Controlled Traffic Farming Alberta

CTFA Newsletter Dec 15, 2014



CTF News
  • New CTF Funding
  • Wheeltrak Calculator app
  • Avoiding Soil Compaction
  • Wide header widths and unloading
  • CTF Europe
  • CTFA Plot Reports
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Dec. 15, 2014 Vol #1, Issue #1
Controlled Traffic Farming Alberta News
New funding received
We have received funding to continue our project for three years, April 2014 to March 2017. The joint project with the University of Alberta Faculty of Agricultural, Life & Environmental Sciences is funded in large part by the Alberta Crop Industry Development Fund (ACIDF). The Alberta Canola Producers Commission (ACPC) has contributed one year of funding. We are grateful for the support of our seven cooperators and their agronomists: Farmers Edge,  Point Forward SolutionsAgVisor Crop Management, Beyond Agronomy and Paradigm Precision. The Agricultural Research and Extension Council of Alberta (ARECA) continues to be the managing partner.
The objectives of CTFA are to enable farmers to make informed choices on the adoption of controlled traffic farming systems, improve farmers’ ability to do on-farm research and extend the findings to farmers and agronomists.
The University of Alberta is conducting more in-depth research to quantify and interpret water use efficiency, nutrient use efficiency, hydraulic conductivity, soil pore space and root growth characteristics using our original cooperators CTF sites.
Wondering how much of a field you track each year? There is an app for that.
Wheeltrak Calculator App – This app, designed to be used through a website, will calculate the portion of your field that has had or will have wheel traffic. You can calculate for one operation or a combination of field operations. The result is a pretty accurate picture of how much of a field you travel over in a growing season.  The app uses axle widths, implement widths, tire sizes and so on to make the calculation. The app will only get better overtime as feedback is received. Precision Agriculture Australia developed the app with support from CTFA, Beyond Agronomy and other interested parties. You can also access the app on our Links page under Controlled Traffic Farming Sites.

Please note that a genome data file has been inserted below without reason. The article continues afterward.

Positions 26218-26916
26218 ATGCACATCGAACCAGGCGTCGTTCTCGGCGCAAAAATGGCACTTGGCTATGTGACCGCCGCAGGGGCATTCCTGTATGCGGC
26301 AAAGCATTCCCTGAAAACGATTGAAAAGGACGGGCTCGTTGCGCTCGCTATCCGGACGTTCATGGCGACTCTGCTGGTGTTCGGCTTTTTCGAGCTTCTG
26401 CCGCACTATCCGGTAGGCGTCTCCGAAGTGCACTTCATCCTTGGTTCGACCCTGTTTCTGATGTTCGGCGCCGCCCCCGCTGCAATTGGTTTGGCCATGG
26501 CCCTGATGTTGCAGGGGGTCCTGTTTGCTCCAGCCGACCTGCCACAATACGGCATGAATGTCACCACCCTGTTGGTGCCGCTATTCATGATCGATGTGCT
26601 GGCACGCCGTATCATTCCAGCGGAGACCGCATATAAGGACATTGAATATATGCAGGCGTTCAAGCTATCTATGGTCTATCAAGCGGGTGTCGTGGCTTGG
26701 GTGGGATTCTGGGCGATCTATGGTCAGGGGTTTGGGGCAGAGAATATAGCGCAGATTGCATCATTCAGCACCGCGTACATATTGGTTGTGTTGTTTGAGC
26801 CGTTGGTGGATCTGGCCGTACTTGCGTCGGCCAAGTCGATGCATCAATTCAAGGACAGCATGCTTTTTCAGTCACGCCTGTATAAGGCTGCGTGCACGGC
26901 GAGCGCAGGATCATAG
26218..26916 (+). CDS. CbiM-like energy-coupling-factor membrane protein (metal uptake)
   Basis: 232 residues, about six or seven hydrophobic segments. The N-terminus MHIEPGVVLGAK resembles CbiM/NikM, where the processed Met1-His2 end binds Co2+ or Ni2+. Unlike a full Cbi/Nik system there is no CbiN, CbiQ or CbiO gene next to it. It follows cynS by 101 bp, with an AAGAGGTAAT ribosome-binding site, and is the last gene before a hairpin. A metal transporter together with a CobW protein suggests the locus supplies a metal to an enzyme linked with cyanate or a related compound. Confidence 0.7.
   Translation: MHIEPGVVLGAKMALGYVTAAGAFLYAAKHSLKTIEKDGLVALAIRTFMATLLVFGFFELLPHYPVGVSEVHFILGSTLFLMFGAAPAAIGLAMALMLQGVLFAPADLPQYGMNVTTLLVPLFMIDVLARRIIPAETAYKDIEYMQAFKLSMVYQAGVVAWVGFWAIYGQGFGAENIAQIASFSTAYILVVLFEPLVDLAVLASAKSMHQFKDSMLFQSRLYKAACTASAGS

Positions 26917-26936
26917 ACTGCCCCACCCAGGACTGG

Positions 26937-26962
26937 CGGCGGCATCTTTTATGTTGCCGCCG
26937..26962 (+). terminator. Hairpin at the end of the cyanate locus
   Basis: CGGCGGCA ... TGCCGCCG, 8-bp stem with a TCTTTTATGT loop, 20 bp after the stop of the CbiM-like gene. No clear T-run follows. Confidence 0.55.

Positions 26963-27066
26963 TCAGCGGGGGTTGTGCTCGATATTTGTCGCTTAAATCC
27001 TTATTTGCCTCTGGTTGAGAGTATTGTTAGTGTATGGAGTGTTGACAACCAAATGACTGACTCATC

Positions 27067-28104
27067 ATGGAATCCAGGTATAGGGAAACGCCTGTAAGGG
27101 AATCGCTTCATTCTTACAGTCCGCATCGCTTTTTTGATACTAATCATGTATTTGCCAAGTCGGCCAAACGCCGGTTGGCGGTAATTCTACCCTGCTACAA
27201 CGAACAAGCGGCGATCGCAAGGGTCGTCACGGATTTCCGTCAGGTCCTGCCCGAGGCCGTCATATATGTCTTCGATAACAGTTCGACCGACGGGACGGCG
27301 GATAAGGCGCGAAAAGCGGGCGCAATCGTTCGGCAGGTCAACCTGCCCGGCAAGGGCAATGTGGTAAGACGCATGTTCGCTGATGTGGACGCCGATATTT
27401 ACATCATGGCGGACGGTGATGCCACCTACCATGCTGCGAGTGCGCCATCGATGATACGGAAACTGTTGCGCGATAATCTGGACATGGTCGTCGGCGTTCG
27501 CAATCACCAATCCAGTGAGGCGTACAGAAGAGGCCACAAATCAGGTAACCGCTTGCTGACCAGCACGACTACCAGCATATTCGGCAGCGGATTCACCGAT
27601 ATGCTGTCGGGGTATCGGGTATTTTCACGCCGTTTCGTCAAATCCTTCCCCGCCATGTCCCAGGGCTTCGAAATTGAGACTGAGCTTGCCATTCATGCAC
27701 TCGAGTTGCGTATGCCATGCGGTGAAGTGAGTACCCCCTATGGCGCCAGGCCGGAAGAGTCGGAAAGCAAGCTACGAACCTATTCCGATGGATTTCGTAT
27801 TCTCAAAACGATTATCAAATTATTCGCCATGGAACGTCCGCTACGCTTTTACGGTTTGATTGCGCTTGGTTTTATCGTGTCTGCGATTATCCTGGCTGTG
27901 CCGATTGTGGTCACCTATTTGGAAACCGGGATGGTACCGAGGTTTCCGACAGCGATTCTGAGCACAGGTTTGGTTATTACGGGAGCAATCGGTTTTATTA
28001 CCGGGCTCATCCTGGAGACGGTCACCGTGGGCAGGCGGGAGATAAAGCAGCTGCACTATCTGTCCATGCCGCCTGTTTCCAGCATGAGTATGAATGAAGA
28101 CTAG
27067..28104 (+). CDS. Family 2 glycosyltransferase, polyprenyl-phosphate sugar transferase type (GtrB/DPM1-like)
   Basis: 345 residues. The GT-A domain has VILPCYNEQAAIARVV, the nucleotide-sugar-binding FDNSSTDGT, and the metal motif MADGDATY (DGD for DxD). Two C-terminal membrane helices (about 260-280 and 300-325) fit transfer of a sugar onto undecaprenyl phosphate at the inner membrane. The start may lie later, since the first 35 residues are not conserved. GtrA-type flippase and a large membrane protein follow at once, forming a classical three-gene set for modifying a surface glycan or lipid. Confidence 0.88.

Avoiding Soil Compaction
Sjoerd Duiker, assistant professor of soil management at Penn State, has an excellent short paper outlining the results of more than 20 soil compaction experiments in North America and Europe. " Sjoerd writes: "In a summary of the international soil compaction project, compaction due to axle loads of 10-12 tons reduced yields approximately 15 percent in the first year, decreasing to 3-5 percent 10 years after compaction." That is just the beginning but he does discuss keys to avoid soil compaction or at least reduce it.
Wide header widths and unloading on the go
Click here for an excellent harvest video taken on E.W. Davies farm in England. They are in a full CTF system and are running a Lexion 780 & Richard Western GR24 Chaser Bin in the video. The chaser bin (grain cart to Canadians) has an extendable hydraulic driven conveyor to allow unloading to the adjacent tramline.
Controlled Traffic Farming Europe
Check out their site for lots of good information on controlled traffic. An interesting project is the development of wide span CTF equipment. It helps to think of it in terms of a gantry. It is pretty handy for moving around narrow roads and makes turning in the field pretty simple. 

CTFA Plot 2014 reports coming soon – click here for past reports

We are working on the data from our plots and will post to our website and let you know as soon as they are available. What is different this year? The plot design has been changed from a split plot comparing random traffic and CTF to replicated plots comparing CTF and traffic imposed on CTF. This allows for much more rigorous statistics.
Contact us: email This email address is being protected from spambots. You need JavaScript enabled to view it.; phone 780 720-4346
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CTFA News is published several times each year by Controlled Traffic Farming Alberta

All content on and CTFA News is for informational purposes only and Controlled Traffic Farming Alberta assumes no responsibility or liability for damages arising from any error or omission or from the use of any information or advice.

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